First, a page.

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What is the single most important thing that has helped you lose weight?
want to pick the brains of you all, looking for a little inspiration to motivate me!!
Thu. Apr 20, 11:06am
Counting calories, measuring portions - I could easily eat twice the amount I need if I didn't pay attention.
Thursday, April 20, 2006, 11:07 AM
Exercising in the morning, before breakfast. This small change has had huge results. I'm burning my fat stores, instead of my lunch. And it gives me a motivation to eat smart for the rest of the day-so that getting up early and exercising wasn't for nothing.
Thursday, April 20, 2006, 11:24 AM
I just discovered this one a couple days ago and it is beggining to pay off immensely.
I am a horrible picker/snacker. I can eat an enourmous amount of food just from nibbling all day long if I let myself. My husband (and the holidays) keeps bringing in high calorie foods, even against my wishes, so I have to really watch myself.
I just began asking myself everytime I reach for a cookie, chip, chocolate, whatever, how will this bite help me reach my goals? When I find myself honestly anwering "It won't" it makes it so much easier to set the junk food down. You see, when I set it down it is not because I have to but because I choose not to eat a food that isn't serving me and my dreams. There is no deprivation in my mind only a choice.
I hope this helps. Write down your reasons for wanting to lose weight and when tempatations hit ask yourself will giving into this thing help me reach the dream I have for myself.
Thursday, April 20, 2006, 11:24 AM
Measuring my portions and counting calories.
Nothing else I did had quite the effect of doing that. For months I measured every bite that went in my mouth and now I still do this occasionally to make sure they don't 'creep up'. It's just amazing how much an extra 100 calories here or there can add up.
Thursday, April 20, 2006, 11:29 AM
counting calories and weighing in regularly!
Thursday, April 20, 2006, 11:38 AM
and recgonizing full versus stuffed. Everything is measured, weighed, etc and now I understand what's normal versus over-eating. It's been true enlightenment.
Thursday, April 20, 2006, 11:48 AM
Training for marathons, or just running like I'm training for one.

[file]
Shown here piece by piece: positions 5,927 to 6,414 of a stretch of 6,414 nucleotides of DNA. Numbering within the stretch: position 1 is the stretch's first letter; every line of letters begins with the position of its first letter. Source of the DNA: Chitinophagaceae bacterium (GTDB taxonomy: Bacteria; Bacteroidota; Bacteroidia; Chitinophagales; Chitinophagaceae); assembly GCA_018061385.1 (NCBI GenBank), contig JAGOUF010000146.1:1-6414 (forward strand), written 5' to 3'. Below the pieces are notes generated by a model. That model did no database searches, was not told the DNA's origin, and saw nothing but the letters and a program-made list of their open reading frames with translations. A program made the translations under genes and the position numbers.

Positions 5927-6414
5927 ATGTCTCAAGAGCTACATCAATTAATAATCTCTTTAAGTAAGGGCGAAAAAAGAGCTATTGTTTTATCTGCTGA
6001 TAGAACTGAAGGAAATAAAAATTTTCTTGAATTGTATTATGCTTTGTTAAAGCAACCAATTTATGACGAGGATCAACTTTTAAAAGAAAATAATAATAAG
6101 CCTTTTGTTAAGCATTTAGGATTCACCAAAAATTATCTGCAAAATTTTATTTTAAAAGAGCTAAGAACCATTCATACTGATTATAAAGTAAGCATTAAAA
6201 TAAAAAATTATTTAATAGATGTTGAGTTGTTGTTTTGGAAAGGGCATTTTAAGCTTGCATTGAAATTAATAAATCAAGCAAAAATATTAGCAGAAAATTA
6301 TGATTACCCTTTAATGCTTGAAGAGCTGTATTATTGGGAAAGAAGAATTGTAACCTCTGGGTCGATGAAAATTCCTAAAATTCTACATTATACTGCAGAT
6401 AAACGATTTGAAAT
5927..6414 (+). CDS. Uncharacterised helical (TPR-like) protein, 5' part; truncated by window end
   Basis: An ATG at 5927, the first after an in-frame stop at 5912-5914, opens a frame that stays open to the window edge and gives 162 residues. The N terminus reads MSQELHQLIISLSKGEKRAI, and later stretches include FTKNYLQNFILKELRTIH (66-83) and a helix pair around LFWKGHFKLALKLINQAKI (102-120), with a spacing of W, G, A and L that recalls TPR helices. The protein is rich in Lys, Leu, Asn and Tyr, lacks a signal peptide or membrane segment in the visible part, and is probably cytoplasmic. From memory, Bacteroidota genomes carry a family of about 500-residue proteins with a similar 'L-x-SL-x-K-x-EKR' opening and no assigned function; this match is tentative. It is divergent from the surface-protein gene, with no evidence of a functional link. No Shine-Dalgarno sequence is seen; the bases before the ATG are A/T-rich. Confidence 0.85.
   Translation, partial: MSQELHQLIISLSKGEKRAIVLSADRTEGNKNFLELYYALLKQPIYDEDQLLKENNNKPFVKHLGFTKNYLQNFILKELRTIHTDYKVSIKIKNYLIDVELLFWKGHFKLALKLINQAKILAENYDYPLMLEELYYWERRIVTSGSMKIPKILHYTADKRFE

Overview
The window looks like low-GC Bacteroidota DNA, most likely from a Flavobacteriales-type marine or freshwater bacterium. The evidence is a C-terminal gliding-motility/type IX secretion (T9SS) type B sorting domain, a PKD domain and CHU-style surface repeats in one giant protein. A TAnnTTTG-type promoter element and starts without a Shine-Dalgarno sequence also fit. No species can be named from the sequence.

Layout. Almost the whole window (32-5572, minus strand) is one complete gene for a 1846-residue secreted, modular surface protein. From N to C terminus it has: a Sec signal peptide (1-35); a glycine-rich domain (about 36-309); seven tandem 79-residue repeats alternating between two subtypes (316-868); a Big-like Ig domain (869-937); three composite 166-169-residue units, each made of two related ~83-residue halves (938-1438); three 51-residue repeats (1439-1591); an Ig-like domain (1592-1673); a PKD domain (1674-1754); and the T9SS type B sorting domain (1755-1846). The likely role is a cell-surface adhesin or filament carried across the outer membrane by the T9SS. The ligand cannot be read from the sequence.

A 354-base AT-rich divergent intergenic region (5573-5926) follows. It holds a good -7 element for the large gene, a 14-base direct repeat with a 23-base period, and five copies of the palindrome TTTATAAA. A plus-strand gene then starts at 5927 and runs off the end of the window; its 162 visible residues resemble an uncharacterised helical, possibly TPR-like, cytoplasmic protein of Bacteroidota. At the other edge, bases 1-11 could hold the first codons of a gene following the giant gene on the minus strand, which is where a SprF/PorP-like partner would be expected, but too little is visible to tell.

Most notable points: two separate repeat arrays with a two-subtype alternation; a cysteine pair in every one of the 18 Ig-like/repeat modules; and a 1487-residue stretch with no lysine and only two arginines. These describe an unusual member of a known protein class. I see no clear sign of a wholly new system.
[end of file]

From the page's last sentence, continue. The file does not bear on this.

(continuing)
Thursday, April 20, 2006, 11:54 AM
1) eliminating snacks - if you consume extra 100 cal everyday, of course pounds will creep on you.
2) learn to love exercising. I used to have "Hate running, but love what it does to my body' approach, but now I genuinely enjoy running! Just think of yourself as a kid, kids love running around - everyone should have that inside.
Thursday, April 20, 2006, 12:03 PM
Finding what foods are filling, and which ones are not, and sticking to the ones that are (at least most of the time), because it's much easier to diet when it doesn't mean being hungry all the time. I used to think low fat was good, but now I don't, because fat is more filling to me than protein, and definitely moreso than carbs. If I want a burger, rather than opting for the grilled chicken to cut 100-200 calories, I'll get the burger and skip the bun, it cuts the same number of calories. And I don't feel deprived at all. You just have to figure out what the things are that you can give up without feeling deprived. For me, it was a lot of simple carbs (though I definitely don't "do" Atkins/low-carb/etc). They're just the calories that I find I need the least.
Thursday, April 20, 2006, 12:25 PM
Definitely counting calories (I use fitday.com), and not eating off of the kids plates.
Also, I started exercising 1-3 days a week, and now I'm up at 5 days a week. If you start slow, it doesn't seem like such a big impossible thing to do. When I started running intervals (running really fast for 20 seconds, then walking for 40 seconds) I really noticed the inches coming off. Now that I think of it, that was a piece of advice I got from someone on peertrainer!!
Thursday, April 20, 2006, 12:32 PM
One for food, one for mindset, one for fitness...plus a bonus
1) When temptation hits and I'm fighting the urge, I think "food has no IQ points, so why is it winning this argument??".
2) I read somewhere that our personalities are pretty much formed by the age of 6 and that in a lot of ways, we don't change. So I think of the happy perky healthy little kid I once was and try to be her again...and ALL little kids think that they're invincible and can do anything. Resurrect that feeling!!
3) As someone above said, learn to love exercise. I hated it, made myself do it every day for hours...and then after about a month, I started loving the rush of happy brain chemicals. Endorphins, you rock!!